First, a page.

This article first appeared here on i-D
Pop culture thrives in the struggle between artifice and authenticity. For every Johnny Rotten, howling his heart out that he ‘means it man’, there’s a Sid Vicious right alongside him, bass unplugged, pogoing the stage, useless at everything except looking good in Vivienne Westwood’s Destroy swastika shirt.
The dynamic between winking lies and earnest passion will always lie at the heart of pop, and this year, keen eyed observers can see the distance between the opposing poles illustrated in the strangest, starkest manner. Two 11-year-old stars, originating from opposing sides of the globe (both literally and metaphorically), are representing the concepts of artifice and authenticity so perfectly that, had a script writer come up with this story, they’d be accused of delivering too clunking a metaphor to be believed. Outside of this article it’s likely that the pair will never be mentioned in the same breath again, but behold the bizarre, illuminating disparity between Wayne J and Sophia Grace
Wayne J, an 11-year-old Jamaican boy, is taking the dancehall world by storm. Solemn faced, wiry, and unfailingly polite, Wayne emerged last year in a storm of hype. His break out single was Slacky Mouth, a fiery invective raining righteous anger on the dancehall community. Wayne’s targets were clear; the reigning Jamaican MCs he accuses (with some justification) of violent, hyper sexualised lyrics that glamorise money and sex over all.
The track sees the Kingston born Wayne turn in a remarkable performance, gunning everything from the imprisoned Vybz Kartel’s notorious predilection for skin bleaching, to current bashment favourite Alkaline’s ‘slack’ – i.e. aggressively horny – lyrical content. The video hammers the point home by introducing a prancing, bandana wearing pastiche of Alkaline (himself only around 20-years-old), who is unceremoniously seen off by Wayne and his gang of chanting schoolmates. It’s like watching the kids of Sesame Street re-enact Lord of the Flies.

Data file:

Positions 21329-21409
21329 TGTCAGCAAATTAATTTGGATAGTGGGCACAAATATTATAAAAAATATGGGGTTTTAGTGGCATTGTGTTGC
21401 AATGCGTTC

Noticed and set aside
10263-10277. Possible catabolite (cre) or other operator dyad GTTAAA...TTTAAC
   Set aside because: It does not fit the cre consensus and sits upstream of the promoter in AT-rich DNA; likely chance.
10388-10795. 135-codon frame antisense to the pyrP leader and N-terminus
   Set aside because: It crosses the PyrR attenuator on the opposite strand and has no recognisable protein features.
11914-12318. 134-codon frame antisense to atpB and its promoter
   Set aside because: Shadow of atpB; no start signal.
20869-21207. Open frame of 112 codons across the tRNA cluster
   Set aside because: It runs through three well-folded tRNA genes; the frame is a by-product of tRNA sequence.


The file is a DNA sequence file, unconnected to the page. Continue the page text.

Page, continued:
Whilst Jamaica has often shown love to novelty acts, (recent years have seen hits from a lusty, toothless tramp known as Gully Bop and a workman with a bumpkin accent talking about crossing a river), Wayne J’s success can be better understood in the context of the island’s long tradition of credible child stars. Millie Small, who would release the first global ska hit My Boy Lollipop in 1964, started her career at the age of 12. Kelvin Grant, the youngest member of British reggae act Musical Youth, was 11-years-old when they topped charts around the world with Pass the Dutchie (Dennis Seaton, the oldest member, was a long-in-the-tooth 15…). Reggae megastar Dennis Brown started strong and didn’t stop – his first hit, No Man is an Island was released when Brown was just twelve; he carried on knocking them out until his untimely death 30 years later. And whilst Beenie Man is second only to Sean Paul in terms of international dancehall recognition, few remember his first album; The Invincible Beany Man the Ten Year Old D.J. Wonder. This collection saw a pre-teen Beenie dropping everything from heart warming numbers about granny’s cooking to WTF? How old did you say you were? tracks like Bony Punanny.
The point is this; it’s likely that Wayne J is no novelty act. He’s a talented kid with a gift on the mic and a sharp social conscience. His father was involved in a moderately successful conscious reggae outfit, and admits to helping Wayne write the songs, but junior is the one delivering them with style and panache. You want authentic? Wayne is as authentic as you can get. He wears ordinary kid’s clothes, talks about how he likes maths at school, releases songs warning people of the dangers of the Chikungunya virus currently sweeping the Carribbean, calls people older than him ‘sir’, and is pretty much the living, breathing and entire opposite of Sophia Grace.